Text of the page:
Don’t ignore the City in the great Brexit debate

 
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Businesses want to be heard in the debate over the EU referendum (Source: Getty)

Although there is much we don’t yet know about the forthcoming referendum of Britain’s membership of the EU (such as when the vote will take place and what the terms will look like), we do now have some clarity on the issue of how much freedom the PM intends to give his own ministers to campaign for Brexit.

In a letter sent to his cabinet colleagues yesterday, David Cameron makes it clear that ministers who wish to speak out against British membership of the EU may not do so until after the renegotiation process has concluded.

Furthermore, when that time comes, pro-Brexit ministers will be denied government or civil service support with speeches and research.

Cameron’s plan essentially subverts the longstanding principle of collective responsibility, but the alternative would have been resignations and a bloody feud. We’ll see how long the peace lasts once the campaign gets underway.

For now, there’s another group whose voices could be just as important as the politicians. A survey out yesterday found that the vast majority of business leaders feel that their views must be heard during the debate.

Both campaigns view the business voice as crucial. The Remain team need the voice of Britain’s employers to highlight what they see as the risks of Brexit. The Leave camp knows that they can’t afford to allow the impression that business is united on the issue. Indeed, it certainly isn’t.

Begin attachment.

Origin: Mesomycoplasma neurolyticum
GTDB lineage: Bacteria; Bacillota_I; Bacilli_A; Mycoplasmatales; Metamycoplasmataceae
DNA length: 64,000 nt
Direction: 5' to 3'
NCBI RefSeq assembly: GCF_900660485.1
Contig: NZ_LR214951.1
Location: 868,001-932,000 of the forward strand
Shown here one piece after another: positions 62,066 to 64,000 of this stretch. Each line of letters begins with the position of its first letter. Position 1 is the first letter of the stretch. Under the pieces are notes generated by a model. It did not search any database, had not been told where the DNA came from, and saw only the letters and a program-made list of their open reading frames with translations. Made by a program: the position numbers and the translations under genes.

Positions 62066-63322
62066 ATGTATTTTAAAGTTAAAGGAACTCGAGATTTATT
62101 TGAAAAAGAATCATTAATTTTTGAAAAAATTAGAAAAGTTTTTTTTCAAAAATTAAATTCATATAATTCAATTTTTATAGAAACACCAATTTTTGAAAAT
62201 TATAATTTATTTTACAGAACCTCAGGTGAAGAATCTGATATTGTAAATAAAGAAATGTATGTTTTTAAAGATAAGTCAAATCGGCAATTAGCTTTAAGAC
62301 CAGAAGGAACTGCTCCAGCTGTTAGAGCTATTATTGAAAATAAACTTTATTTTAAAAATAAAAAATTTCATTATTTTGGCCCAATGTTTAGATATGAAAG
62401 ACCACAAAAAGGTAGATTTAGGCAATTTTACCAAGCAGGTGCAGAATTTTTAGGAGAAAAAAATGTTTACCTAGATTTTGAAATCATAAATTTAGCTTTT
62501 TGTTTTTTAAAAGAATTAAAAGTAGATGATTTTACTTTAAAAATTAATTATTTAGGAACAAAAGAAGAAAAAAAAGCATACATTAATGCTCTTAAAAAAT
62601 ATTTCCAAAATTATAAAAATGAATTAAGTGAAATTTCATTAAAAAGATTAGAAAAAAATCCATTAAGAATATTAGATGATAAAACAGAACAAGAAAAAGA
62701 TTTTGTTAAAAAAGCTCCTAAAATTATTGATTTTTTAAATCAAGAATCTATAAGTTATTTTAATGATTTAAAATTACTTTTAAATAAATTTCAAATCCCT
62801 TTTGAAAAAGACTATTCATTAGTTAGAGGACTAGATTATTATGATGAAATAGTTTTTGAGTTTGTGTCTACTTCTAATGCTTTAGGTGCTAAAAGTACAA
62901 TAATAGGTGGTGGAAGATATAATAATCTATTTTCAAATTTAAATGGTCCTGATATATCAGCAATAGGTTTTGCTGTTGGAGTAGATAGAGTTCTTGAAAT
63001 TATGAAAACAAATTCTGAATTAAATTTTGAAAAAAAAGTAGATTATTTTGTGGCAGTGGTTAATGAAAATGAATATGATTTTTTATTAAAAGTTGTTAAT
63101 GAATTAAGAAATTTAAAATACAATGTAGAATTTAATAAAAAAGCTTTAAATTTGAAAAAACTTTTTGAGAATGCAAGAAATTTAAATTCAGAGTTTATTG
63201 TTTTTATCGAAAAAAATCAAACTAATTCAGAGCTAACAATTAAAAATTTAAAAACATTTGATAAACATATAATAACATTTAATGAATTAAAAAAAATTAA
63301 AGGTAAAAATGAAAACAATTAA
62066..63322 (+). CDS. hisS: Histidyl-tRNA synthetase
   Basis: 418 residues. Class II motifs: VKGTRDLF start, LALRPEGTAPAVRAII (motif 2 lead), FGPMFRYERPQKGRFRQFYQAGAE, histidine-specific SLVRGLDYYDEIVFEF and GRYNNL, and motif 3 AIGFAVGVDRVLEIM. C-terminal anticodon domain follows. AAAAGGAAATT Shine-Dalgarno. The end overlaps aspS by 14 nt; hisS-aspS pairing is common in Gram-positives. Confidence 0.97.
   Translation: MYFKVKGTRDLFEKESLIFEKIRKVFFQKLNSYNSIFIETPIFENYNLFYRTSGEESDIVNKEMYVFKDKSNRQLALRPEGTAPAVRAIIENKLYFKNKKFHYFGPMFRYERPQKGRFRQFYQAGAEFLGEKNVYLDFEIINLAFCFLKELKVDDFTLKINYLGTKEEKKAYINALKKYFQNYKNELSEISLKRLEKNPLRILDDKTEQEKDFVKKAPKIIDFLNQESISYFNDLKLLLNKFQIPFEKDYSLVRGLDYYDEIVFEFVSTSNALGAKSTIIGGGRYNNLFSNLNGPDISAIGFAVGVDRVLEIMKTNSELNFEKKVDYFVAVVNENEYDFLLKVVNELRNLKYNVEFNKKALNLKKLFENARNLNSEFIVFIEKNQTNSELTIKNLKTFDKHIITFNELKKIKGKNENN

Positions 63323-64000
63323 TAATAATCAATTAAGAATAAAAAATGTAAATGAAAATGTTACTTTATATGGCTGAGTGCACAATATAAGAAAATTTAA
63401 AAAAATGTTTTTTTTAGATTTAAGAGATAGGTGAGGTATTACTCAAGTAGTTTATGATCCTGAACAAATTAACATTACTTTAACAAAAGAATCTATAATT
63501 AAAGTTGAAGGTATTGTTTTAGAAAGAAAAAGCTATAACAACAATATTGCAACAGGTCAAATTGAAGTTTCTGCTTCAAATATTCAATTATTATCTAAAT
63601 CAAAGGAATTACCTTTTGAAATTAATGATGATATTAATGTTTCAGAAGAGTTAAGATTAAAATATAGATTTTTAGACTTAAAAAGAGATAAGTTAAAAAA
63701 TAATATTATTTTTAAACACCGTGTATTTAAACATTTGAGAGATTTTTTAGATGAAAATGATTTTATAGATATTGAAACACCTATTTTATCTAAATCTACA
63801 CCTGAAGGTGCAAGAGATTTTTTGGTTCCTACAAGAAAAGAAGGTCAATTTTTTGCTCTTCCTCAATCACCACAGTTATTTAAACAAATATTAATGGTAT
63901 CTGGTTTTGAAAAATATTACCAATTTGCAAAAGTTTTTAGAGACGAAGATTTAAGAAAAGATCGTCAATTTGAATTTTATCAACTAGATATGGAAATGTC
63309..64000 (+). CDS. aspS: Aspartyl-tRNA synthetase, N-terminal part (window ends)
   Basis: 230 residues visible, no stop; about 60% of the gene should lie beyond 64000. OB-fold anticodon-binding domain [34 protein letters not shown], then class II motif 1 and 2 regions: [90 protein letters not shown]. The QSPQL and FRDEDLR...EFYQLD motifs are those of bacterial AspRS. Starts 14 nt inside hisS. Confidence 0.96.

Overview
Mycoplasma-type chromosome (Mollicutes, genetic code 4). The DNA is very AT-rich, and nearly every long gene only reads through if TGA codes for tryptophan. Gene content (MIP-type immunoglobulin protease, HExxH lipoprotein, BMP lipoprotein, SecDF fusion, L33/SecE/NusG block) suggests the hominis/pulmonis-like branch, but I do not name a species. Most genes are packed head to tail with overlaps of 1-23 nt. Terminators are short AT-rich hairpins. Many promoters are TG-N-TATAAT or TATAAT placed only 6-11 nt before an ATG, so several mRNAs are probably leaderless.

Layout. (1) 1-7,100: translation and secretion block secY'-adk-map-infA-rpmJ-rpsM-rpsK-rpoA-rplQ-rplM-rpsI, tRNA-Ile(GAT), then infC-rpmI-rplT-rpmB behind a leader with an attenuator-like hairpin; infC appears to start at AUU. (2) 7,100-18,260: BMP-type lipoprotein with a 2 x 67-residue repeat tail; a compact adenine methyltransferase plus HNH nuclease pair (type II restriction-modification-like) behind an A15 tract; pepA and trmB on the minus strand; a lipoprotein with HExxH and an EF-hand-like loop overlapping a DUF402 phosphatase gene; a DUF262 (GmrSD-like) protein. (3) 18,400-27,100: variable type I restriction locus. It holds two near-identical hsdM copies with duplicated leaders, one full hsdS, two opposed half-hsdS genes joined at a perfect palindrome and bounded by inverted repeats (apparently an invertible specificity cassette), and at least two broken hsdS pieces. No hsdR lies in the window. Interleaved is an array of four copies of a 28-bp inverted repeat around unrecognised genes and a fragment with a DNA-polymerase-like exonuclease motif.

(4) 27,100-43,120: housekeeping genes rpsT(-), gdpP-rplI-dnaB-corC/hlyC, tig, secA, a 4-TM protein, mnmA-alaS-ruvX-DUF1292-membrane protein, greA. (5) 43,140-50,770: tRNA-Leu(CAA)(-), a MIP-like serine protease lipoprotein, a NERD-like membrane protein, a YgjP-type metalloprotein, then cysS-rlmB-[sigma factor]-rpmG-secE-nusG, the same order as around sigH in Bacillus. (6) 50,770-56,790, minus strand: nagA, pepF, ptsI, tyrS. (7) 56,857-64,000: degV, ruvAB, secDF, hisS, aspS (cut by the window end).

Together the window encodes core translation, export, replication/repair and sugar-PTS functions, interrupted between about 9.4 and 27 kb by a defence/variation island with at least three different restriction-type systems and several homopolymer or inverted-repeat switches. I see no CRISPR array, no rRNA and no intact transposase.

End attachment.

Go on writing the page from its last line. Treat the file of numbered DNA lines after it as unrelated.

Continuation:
Here in the City, a small but interesting chorus of voices is beginning to put flesh on the bones of the idea that Britain could go it alone. Paul Lynam of Secure Trust Bank has outlined the potential advantage such a move could give challenger banks and Mark Astaire, vice chair of investment banking at Barclays, told MPs last week that the City could thrive outside the EU.

It would be disingenuous to present either of these two as endorsing the campaign to leave, but their nuanced and expert opinion will be a gift to campaigners who need to present a credible, optimistic vision of what life outside the EU would look like.

While the politicians thrash out a deal on who can say what and when, keep an eye open for City figures prepared to challenge the consensus. There are more of them out there than you think.

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